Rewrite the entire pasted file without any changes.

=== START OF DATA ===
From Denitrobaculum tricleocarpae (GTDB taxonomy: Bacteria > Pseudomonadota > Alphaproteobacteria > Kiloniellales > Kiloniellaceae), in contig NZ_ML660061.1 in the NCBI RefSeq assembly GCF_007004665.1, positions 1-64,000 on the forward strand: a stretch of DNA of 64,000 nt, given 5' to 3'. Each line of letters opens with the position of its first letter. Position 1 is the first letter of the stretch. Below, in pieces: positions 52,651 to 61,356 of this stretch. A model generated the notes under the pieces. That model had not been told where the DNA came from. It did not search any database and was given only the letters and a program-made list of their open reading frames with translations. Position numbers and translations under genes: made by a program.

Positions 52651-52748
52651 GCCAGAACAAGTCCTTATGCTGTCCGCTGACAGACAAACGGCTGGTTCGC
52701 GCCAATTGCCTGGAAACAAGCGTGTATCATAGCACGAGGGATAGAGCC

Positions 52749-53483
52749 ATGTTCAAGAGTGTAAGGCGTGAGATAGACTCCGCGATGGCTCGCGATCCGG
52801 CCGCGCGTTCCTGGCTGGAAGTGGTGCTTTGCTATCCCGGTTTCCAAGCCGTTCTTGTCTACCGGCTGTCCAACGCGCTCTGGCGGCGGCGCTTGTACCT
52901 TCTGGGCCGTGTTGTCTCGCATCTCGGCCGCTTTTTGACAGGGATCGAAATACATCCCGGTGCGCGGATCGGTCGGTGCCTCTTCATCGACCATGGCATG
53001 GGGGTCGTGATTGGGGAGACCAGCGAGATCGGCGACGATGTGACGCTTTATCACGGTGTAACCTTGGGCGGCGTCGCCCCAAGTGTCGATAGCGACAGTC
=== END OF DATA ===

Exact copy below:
From Denitrobaculum tricleocarpae (GTDB taxonomy: Bacteria > Pseudomonadota > Alphaproteobacteria > Kiloniellales > Kiloniellaceae), in contig NZ_ML660061.1 in the NCBI RefSeq assembly GCF_007004665.1, positions 1-64,000 on the forward strand: a stretch of DNA of 64,000 nt, given 5' to 3'. Each line of letters opens with the position of its first letter. Position 1 is the first letter of the stretch. Below, in pieces: positions 52,651 to 61,356 of this stretch. A model generated the notes under the pieces. That model had not been told where the DNA came from. It did not search any database and was given only the letters and a program-made list of their open reading frames with translations. Position numbers and translations under genes: made by a program.

Positions 52651-52748
52651 GCCAGAACAAGTCCTTATGCTGTCCGCTGACAGACAAACGGCTGGTTCGC
52701 GCCAATTGCCTGGAAACAAGCGTGTATCATAGCACGAGGGATAGAGCC

Positions 52749-53483
52749 ATGTTCAAGAGTGTAAGGCGTGAGATAGACTCCGCGATGGCTCGCGATCCGG
52801 CCGCGCGTTCCTGGCTGGAAGTGGTGCTTTGCTATCCCGGTTTCCAAGCCGTTCTTGTCTACCGGCTGTCCAACGCGCTCTGGCGGCGGCGCTTGTACCT
52901 TCTGGGCCGTGTTGTCTCGCATCTCGGCCGCTTTTTGACAGGGATCGAAATACATCCCGGTGCGCGGATCGGTCGGTGCCTCTTCATCGACCATGGCATG
53001 GGGGTCGTGATTGGGGAGACCAGCGAGATCGGCGACGATGTGACGCTTTATCACGGTGTAACCTTGGGCGGCGTCGCCCCAAGTGTCGATAGCGACAGTC